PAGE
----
All CRTC / Regulation Articles
Columnist says the CRTC is supposed to operate on an arm’s-length basis, so it can develop policy that is free from politics, but that is not the reality.
Consumers who have long bemoaned bloated cable packages may well embrace the new model, but some have suggested that unbundling TV channels could ultimately hurt the industry, and the consumer.
Tech analyst says the CRTC's decision to allow "pick-and-pay" might be too little too late as the market continues its headlong rush towards purely online alternatives.
You’ll get more options, but you might not pay less when it’s all said and done, chairman warns by Sadiya Ansari and Raju Mudhar
FRIENDS is concerned about the impact pick-and-pay will have on Canadian content.
The NDP says they welcome changes that give consumers greater choice and low-cost basic packages, but caution that the Conservatives haven’t explained how they will ensure that pick-and-pay doesn’t lead to less choice and higher costs for some subscribers.
Columnist says the CRTC is not taking on Netflix; it's introducing new rules for Bell, Shaw and Rogers.
Columnist says consumers could see Internet costs edge higher as cable companies look to maintain profits in light of a ruling that forces them to unbundle television channels.
The CRTC insists that still making popular American channels available as part of large basic cable packages, in addition to standalone sale, should convince U.S. broadcasters to not pull channels and keep them in the Canadian market.
FRIENDS is concerned about the effect pick-and-pay will have on Canadian content.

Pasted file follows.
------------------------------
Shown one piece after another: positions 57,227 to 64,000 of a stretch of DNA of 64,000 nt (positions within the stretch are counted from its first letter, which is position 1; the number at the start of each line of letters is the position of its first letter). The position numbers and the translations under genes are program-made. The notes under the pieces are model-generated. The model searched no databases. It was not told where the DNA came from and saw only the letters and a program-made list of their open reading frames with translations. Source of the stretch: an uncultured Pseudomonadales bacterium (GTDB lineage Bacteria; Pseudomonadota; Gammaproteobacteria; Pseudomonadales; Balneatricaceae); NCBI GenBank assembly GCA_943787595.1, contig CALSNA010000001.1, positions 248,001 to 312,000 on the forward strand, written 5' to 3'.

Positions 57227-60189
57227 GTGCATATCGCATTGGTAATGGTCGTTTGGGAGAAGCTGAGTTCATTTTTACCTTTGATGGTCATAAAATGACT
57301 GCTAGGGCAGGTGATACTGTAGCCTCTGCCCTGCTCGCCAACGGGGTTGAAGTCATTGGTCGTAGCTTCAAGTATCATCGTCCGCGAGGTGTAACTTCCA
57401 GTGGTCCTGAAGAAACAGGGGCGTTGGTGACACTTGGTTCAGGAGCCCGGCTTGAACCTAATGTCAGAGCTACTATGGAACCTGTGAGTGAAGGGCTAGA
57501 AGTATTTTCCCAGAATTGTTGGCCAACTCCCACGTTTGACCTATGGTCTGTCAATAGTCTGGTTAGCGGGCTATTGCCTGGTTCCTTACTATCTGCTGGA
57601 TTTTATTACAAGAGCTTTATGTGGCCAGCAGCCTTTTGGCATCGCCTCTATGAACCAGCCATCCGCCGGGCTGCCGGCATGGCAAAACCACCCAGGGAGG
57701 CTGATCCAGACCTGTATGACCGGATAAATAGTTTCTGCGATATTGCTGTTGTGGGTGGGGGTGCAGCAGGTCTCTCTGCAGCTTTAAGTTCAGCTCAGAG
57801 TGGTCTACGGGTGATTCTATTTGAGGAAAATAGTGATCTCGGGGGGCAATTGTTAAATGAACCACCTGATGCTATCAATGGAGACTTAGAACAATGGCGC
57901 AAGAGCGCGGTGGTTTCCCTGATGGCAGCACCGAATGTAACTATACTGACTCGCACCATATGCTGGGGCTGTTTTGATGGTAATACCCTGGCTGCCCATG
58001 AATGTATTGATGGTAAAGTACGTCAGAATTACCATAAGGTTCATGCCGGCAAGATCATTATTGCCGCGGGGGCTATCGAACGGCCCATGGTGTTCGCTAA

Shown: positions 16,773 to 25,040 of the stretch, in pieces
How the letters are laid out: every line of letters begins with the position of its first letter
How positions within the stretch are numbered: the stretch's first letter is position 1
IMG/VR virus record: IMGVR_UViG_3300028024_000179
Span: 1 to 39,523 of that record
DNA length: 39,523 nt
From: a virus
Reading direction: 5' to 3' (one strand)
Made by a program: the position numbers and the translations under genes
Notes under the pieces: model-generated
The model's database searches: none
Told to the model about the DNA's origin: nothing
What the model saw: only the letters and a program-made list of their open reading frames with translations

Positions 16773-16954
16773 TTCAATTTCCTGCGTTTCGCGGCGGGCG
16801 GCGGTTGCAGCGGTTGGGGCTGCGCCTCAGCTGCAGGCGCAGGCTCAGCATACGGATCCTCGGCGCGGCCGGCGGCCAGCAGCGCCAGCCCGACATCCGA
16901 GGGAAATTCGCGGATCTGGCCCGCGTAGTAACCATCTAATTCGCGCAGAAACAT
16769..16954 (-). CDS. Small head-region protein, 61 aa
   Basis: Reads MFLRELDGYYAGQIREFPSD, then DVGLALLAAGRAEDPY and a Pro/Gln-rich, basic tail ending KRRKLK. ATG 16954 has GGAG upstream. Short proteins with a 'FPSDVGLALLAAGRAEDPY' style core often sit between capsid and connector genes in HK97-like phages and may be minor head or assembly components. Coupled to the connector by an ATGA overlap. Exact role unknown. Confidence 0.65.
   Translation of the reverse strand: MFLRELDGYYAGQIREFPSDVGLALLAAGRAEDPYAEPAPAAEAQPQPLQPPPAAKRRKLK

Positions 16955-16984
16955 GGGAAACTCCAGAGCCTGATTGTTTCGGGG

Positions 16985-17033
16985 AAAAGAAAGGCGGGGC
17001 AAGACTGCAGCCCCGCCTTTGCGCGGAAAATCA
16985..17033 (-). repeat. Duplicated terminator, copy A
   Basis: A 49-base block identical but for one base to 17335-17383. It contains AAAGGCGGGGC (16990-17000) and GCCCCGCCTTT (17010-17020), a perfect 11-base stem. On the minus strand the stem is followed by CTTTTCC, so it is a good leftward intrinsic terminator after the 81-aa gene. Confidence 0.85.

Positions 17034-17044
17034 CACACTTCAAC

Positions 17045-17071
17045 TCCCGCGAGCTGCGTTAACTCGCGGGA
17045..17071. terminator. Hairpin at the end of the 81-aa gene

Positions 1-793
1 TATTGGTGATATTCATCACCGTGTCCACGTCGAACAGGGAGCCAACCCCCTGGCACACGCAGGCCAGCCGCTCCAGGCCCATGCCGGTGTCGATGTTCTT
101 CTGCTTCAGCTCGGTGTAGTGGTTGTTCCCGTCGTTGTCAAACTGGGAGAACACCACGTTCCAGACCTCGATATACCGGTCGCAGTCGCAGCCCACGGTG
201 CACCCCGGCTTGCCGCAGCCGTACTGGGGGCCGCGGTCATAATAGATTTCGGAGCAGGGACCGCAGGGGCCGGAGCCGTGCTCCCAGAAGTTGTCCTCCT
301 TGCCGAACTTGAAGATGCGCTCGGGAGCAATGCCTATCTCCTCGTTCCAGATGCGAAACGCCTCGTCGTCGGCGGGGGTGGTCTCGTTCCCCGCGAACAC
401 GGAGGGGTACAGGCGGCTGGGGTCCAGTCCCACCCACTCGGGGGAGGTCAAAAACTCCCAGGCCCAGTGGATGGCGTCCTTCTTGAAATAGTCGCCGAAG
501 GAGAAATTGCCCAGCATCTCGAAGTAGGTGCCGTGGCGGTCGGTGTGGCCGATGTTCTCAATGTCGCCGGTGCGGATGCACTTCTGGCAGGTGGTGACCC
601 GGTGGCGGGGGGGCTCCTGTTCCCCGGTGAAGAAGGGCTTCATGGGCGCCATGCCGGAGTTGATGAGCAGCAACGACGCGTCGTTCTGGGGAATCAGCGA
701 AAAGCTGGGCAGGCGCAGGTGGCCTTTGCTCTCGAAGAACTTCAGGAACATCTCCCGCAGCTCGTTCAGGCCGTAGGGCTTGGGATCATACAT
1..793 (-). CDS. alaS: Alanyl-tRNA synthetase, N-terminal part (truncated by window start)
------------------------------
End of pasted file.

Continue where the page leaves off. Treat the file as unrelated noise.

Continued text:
FRIENDS says the CRTC is rolling the dice on the future of an industry that is crucial to Canada’s cultural sovereignty and generates more than $15 billion in revenue and 66,000 jobs.
FRIENDS says The CRTC is rolling the dice on the future of an industry that is crucial to Canada’s cultural sovereignty and generates more than $15 billion in revenue and 66,000 jobs.
Cable revamp proposals pure pick-and-pay approach and a so-called skinny-basic model.
The CRTC rules that Rogers Communications can give its own subscribers exclusive access to its GamePlus service, which delivers bonus content from NHL games.
Speech: CRTC chairman on Let’s Talk TV and the future of content made by Canadians by Jean-Pierre Blais
Text from a speech delivered on March 12, 2015 by CRTC Chairman Jean-Pierre Blais.
Columnist says the CRTC has concluded that, since Canadians are increasingly spending their time on services like Netflix, which has no Canadian Content requirements, it no longer makes sense to force it on television programmers.
Columnist says the announcement that the CRTC is relaxing the rules on Canadian content is a clear sign the Canadian television system needs a reboot, from its 20th-century purpose to ‘correct and protect’ our domestic market, to a 21st-century freedom to ‘send and receive’ seven billion potential viewers.
In a radio interview, FRIENDS spokesperson Ian Morrison, discusses the implications of a CRTC decision to relax Canadian Content requirements on television.
Columnist says the challenge presented by CRTC Chairman Jean-Pierre Blais is to be better, not entitled.
The country's broadcast regulator is planning to significantly ease rules governing Canadian content on TV -- in hope of boosting the quality of local programming.
Editorial says that the CRTC should rethink its extremely targeted decision about one annual American program and one Canadian broadcaster.